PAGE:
The future of supply chain management and B2B integration may lie in social networking systems. Connecting employees through clearly-delineated online portals rather than a patchwork of older communications represents a new and promising way of driving supply chain visibility. Productivity could rise with a specialized online portal handling interaction.
Concerned that adoption rates have not been high enough for social features in the supply sector, Logistics Viewpoints analyst Adrian Gonzalez recently described the roadblocks that still remain between supply chain managers and social systems and the steps that employees can take to make progress.
One reason that social supply chain adoption has not reached its potential, Gonzalez wrote, is the overarching perception that "social" technology is for consumers, rather than professionals. He described the general perception of social media as a conduit through which users can socialize, naming Twitter, Facebook and LinkedIn as the services conjured by the phrase "social media." Gonzalez considers the social name a problem, weighted with unwanted meaning, he wrote. However, he remained unconvinced that a useful synonym has emerged.
Another nagging issue highlighted by Gonzalez is general unwillingness among employees to change the way work is performed. The value of a new technology can be overshadowed by the perceived inconvenience of changing the way things are done. He prescribed change management training or retraining, stating that, in this case, the transition to social media is very much like the changes that have come before.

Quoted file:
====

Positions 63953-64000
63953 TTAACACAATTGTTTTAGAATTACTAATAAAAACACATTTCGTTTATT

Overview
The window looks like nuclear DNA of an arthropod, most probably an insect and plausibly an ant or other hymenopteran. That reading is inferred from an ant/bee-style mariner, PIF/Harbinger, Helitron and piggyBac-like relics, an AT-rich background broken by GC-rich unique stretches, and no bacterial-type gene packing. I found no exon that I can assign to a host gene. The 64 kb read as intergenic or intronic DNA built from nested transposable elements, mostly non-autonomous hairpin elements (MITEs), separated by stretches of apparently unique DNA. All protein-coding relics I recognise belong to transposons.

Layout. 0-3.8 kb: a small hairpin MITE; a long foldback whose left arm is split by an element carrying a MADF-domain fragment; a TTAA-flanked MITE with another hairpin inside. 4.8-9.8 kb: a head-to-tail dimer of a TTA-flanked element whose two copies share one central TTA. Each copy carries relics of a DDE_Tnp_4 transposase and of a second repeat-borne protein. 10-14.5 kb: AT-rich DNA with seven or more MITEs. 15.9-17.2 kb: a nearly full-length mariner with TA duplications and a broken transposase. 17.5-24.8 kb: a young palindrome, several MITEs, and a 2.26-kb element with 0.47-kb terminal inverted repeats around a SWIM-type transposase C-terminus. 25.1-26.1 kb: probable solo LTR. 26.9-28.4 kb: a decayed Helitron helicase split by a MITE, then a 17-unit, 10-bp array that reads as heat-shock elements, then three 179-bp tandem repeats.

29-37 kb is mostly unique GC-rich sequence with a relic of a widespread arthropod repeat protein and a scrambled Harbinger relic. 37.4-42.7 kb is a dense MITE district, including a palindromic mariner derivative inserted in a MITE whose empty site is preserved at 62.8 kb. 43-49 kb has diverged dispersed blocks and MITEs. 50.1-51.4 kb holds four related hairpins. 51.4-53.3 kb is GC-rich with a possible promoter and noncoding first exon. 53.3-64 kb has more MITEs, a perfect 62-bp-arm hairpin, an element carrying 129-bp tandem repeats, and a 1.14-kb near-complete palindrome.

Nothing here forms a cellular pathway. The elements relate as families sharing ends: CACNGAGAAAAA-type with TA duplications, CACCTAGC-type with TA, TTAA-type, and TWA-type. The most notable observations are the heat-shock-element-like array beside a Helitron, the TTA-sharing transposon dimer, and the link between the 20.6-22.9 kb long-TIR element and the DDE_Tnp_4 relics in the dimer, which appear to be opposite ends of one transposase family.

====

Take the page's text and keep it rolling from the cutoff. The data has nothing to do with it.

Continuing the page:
Despite the problems he described, Gonzalez reported himself certain that social media will soon become a deeply-ingrained and natural part of the supply chain process. He advocated strategies to speed the transition such as the addition of contextualized prompts and general efforts to make business social networks and more supply chain-centric. He framed the problem as a struggle to transform companies currently observing the systems' progress into adopters.
The addition of social connections to professional organizations has become a global trend, with USA Today recently devoting a feature to the phenomenon. The changes wrought by social networking, according to the source, are different from those that accompany traditional IT deployments. While companies use online services to automate and increase the efficiency of their supply chain processes, and have since the late 1990s, USA Today found that social media is more concerned with taking employee creativity and focusing it.